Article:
A quantum sensor/meter is designed to measure the total number of photons between 400 nm and 700 nm, the photosynthetically active radiation (PAR) range. The error associated with a quantum meter (or sensor) measurement of light from a source that has a different spectrum than the source used to calibrate the meter is called spectral error. Spectral error arises because no quantum meters perfectly match the defined quantum response, meaning they do not respond to all wavelengths of light equally between 400 nm and 700 nm. Apogee quantum meters are sensitive to wavelengths between approximately 370 nm and 665 nm, with a relatively flat response between 450 nm and 650 nm due to the blue pigment used in the diffuser (Figure 1). However, they are not equally sensitive to the wavelengths within the photosynthetically active range (Figure 1). In order to determine spectral error, the spectral responses of the quantum meter, calibration light source, and light source to be measured are required, along with some spectra-dependent calculations (for details, see Federer and Tanner, 1966; Ross and Sulev, 2000).

 

Apogee quantum sensors and meters for electric lighting are calibrated in a custom chamber filled with T5 cool white fluorescent lamps. LEDs have a very different spectral output than T5 lamps (Figures 2, 3, and 4), thus some degree of spectral error is expected. For the narrowband, broadband, and mixed LEDs shown below, spectral errors are 8 % or less. Apogee quantum sensors and meters are less sensitive to blue wavelengths (near 400 nm) compared to longer wavelengths, and thus read low under blue LEDs. Conversely, Apogee quantum sensors and meters are more sensitive to green and red wavelengths (above 500 nm) compared to blue wavelengths, and thus read high under green and red LEDs. The broadband white LEDs output a small proportion of radiation beyond the upper end of the Apogee quantum sensor/meter sensitivity range (665 nm), and thus yield low measurements for the white LEDs.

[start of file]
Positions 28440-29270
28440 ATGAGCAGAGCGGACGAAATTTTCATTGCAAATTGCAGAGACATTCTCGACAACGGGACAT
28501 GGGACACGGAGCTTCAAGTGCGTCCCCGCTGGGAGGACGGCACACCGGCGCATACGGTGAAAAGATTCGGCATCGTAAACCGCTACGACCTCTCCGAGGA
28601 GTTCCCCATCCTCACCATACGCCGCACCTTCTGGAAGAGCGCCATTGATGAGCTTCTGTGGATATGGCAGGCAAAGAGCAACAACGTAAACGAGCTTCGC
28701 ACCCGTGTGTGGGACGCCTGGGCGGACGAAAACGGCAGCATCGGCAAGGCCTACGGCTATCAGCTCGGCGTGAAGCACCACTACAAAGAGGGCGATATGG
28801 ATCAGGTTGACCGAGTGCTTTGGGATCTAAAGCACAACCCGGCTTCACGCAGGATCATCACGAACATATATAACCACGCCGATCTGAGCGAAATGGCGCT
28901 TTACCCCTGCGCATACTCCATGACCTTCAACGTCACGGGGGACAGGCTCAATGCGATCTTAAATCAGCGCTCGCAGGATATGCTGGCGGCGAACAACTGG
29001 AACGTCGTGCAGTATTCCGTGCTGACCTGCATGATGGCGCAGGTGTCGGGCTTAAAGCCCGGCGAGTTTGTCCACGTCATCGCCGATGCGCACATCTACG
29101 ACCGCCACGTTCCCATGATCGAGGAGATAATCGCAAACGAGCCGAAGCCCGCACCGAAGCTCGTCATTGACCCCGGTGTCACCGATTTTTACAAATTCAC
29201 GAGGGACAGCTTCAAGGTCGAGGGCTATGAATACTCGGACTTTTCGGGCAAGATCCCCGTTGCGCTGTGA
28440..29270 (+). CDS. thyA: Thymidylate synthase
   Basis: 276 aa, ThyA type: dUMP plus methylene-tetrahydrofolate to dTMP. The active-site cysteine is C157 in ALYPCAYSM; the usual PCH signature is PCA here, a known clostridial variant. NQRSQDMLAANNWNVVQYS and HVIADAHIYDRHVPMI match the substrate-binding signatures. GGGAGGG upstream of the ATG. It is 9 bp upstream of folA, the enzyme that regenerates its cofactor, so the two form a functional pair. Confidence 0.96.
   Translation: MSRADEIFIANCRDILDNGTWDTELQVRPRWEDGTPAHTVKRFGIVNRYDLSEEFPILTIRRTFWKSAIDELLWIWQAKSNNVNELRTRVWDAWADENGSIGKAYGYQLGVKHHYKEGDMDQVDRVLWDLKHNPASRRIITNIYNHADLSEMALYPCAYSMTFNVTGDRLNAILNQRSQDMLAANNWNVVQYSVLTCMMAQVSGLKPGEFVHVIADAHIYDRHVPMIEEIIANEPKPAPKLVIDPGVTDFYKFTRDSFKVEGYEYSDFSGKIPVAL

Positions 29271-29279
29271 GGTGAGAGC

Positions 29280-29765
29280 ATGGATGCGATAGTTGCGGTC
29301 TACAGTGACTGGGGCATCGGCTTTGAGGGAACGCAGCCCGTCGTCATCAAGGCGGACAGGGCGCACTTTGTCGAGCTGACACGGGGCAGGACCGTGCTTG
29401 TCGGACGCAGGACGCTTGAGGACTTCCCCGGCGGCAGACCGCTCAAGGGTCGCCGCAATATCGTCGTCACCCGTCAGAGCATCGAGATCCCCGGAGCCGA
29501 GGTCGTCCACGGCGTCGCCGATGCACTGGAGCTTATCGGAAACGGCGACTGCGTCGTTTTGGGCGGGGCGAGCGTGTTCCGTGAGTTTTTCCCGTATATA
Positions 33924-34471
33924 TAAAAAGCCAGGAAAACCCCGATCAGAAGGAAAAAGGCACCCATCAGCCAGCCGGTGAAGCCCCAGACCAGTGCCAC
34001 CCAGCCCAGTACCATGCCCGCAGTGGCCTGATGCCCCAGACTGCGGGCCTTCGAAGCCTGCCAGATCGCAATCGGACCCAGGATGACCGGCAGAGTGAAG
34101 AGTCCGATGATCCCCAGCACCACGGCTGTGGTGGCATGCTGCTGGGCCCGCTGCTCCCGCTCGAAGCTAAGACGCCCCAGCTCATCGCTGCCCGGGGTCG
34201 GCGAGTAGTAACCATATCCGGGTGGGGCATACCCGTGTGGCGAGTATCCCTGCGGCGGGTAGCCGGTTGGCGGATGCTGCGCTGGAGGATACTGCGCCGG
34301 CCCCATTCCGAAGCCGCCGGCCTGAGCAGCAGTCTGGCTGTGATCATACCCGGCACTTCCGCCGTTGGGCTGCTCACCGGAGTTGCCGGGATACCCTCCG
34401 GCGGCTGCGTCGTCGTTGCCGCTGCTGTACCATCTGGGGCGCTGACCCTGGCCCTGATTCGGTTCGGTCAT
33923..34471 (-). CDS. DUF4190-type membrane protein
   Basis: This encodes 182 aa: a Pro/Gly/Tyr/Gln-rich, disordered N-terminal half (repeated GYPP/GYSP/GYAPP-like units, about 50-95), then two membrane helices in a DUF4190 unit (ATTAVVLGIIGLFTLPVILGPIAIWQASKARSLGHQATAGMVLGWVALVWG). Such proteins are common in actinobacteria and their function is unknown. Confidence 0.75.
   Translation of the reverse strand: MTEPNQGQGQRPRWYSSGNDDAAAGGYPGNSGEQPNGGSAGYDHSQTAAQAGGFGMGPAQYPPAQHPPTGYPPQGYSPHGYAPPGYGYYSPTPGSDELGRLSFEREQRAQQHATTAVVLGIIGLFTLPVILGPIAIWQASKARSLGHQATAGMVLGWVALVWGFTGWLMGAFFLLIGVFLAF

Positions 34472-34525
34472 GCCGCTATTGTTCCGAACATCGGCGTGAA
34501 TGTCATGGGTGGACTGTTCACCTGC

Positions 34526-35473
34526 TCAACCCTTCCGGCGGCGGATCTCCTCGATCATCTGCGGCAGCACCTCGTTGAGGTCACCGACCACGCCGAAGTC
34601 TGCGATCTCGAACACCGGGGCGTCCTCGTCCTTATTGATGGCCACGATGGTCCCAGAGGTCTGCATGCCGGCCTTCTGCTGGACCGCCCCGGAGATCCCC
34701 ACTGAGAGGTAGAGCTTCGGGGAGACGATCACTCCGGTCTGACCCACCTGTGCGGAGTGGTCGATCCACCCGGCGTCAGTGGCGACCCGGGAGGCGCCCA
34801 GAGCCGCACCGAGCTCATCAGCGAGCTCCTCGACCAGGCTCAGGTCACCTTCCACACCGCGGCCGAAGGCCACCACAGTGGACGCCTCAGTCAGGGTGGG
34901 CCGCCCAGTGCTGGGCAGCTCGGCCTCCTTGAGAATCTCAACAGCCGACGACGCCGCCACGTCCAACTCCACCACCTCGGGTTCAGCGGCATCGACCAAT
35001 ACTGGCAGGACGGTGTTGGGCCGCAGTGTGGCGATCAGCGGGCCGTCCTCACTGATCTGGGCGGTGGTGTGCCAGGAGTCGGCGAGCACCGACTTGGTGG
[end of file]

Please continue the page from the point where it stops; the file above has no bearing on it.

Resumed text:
IMPORTANT NOTE: LEDs that output a large proportion of radiation above approximately 660 nm will read very low and should not be measured with an Apogee quantum sensor/meter.

 

Apogee Instruments recently presented a comparison of spectral errors under LEDs for multiple quantum sensors at the 2012 International Meeting on Controlled Environment Agriculture. See the PDF of the poster here.


All Quantum/PAR sensors on the market experience a certain level of errors under different electric light sources. The following data can be used to adjust the PAR readings of Apogee Quantum sensors to achieve highly accurate readings. Please note that these errors apply only to quantum sensors that are pre-calibrated for electric lights, and for the Quantum Meter when it is set to "electric light" mode.

 

Table 1: Theoretical Spectral Errors for Apogee Quantum Meter Measurements of Multiple LED Sources

 

LED

Electric Calibration Error [%]

Blue (448 nm peak, 10 nm FWHM)

-10.7

Green (524 nm peak, 15 nm FWHM)

5.8

Red (635 nm peak, 10 nm FWHM)

4.7

Cool White

-4.2

Neutral White

-6.1

Warm White

-9.9

Red, Blue Mixture

2.7

Red, Green, Blue Mixture

3.5